Robert Louis Stevenson (1850-1894 / Edinburgh / Scotland)
After Reading "Antony And Cleopatra"
AS when the hunt by holt and field
Drives on with horn and strife,
Hunger of hopeless things pursues
Our spirits throughout life.
The sea's roar fills us aching full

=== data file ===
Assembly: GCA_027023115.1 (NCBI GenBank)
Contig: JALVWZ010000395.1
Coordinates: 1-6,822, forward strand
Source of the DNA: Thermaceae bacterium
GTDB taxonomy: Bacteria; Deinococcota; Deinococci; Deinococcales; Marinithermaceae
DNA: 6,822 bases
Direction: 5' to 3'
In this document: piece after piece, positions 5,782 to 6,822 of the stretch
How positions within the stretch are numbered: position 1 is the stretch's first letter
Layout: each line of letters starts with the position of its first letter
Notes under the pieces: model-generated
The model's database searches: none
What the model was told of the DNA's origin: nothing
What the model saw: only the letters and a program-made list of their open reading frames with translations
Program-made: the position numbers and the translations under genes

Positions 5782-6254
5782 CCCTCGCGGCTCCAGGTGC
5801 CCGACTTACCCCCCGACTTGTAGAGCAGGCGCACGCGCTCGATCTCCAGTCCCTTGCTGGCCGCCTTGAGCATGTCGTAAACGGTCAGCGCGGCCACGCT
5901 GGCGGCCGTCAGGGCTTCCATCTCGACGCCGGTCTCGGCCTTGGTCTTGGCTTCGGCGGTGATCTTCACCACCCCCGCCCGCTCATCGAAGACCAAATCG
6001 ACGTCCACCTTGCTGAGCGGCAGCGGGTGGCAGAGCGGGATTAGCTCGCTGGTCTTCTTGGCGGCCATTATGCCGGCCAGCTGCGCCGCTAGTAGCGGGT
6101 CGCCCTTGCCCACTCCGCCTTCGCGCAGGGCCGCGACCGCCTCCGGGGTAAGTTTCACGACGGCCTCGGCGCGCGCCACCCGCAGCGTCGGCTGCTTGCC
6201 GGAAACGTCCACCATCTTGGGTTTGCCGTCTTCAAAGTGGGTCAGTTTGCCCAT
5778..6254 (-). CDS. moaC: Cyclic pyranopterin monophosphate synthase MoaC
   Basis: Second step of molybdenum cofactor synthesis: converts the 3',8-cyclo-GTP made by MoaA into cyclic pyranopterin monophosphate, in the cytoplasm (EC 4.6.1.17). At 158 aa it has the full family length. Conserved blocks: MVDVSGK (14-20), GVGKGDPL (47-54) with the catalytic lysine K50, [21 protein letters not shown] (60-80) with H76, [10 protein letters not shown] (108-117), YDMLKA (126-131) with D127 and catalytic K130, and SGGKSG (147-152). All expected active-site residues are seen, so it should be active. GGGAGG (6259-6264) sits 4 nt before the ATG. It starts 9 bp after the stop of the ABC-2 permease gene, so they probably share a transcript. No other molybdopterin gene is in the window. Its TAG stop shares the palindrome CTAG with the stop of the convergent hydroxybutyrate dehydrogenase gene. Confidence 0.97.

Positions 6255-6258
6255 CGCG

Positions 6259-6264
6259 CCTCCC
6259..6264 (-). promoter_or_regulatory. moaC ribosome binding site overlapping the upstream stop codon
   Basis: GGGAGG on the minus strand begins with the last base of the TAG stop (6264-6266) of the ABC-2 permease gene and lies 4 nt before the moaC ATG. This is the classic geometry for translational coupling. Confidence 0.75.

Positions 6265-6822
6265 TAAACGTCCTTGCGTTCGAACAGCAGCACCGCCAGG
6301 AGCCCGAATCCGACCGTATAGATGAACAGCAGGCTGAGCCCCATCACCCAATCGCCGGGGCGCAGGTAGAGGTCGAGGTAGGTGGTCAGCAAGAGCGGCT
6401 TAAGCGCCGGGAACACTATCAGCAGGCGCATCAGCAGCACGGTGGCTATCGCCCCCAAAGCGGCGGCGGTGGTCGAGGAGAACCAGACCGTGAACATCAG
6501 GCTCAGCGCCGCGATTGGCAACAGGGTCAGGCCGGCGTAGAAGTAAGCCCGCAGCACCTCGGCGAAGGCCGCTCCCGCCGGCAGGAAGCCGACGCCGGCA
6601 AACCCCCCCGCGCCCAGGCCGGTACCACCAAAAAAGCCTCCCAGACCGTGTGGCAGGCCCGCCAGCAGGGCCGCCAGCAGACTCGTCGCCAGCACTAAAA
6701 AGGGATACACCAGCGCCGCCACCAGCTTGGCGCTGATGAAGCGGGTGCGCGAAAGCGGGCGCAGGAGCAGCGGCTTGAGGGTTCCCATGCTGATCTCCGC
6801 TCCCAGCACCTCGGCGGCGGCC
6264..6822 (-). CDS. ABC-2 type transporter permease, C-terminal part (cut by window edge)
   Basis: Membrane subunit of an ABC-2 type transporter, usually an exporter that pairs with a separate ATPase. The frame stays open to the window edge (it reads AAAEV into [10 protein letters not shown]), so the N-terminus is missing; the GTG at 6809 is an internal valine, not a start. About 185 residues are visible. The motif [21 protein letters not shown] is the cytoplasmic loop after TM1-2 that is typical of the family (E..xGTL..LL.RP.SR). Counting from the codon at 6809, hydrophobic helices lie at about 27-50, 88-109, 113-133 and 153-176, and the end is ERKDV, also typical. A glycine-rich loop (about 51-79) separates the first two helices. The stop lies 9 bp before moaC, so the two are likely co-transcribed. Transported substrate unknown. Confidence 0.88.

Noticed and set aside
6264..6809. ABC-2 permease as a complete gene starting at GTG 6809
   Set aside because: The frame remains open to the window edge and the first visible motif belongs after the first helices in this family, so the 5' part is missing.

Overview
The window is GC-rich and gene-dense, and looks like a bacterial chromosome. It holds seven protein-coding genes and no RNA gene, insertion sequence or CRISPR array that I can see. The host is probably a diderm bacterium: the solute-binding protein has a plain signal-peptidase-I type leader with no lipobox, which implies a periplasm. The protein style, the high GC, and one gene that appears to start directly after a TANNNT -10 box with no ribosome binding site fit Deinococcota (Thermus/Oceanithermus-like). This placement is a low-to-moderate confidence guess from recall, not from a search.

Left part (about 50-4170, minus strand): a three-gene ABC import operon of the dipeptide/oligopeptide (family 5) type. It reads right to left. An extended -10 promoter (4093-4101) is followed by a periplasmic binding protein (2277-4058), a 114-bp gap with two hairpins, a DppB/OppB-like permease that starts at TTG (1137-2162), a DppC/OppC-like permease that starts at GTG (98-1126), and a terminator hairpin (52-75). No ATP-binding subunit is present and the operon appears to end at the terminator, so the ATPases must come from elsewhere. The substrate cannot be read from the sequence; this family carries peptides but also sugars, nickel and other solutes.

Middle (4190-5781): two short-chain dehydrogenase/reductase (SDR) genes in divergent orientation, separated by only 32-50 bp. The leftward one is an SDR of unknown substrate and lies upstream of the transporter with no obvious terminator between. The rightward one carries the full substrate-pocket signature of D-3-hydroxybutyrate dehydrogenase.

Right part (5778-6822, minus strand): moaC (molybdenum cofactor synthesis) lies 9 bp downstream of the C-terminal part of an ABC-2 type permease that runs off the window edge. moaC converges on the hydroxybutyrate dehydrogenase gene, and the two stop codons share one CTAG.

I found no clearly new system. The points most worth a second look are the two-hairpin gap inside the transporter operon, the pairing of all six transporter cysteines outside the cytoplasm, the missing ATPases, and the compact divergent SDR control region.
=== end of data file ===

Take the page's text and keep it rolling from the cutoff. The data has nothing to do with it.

Of objectless desire -
The sea's roar, and the white moon-shine,
And the reddening of the fire.
Who talks to me of reason now?
It would be more delight
To have died in Cleopatra's arms
Than be alive to-night.
Comments about this poem (After Reading "Antony And Cleopatra" by Robert Louis Stevenson )
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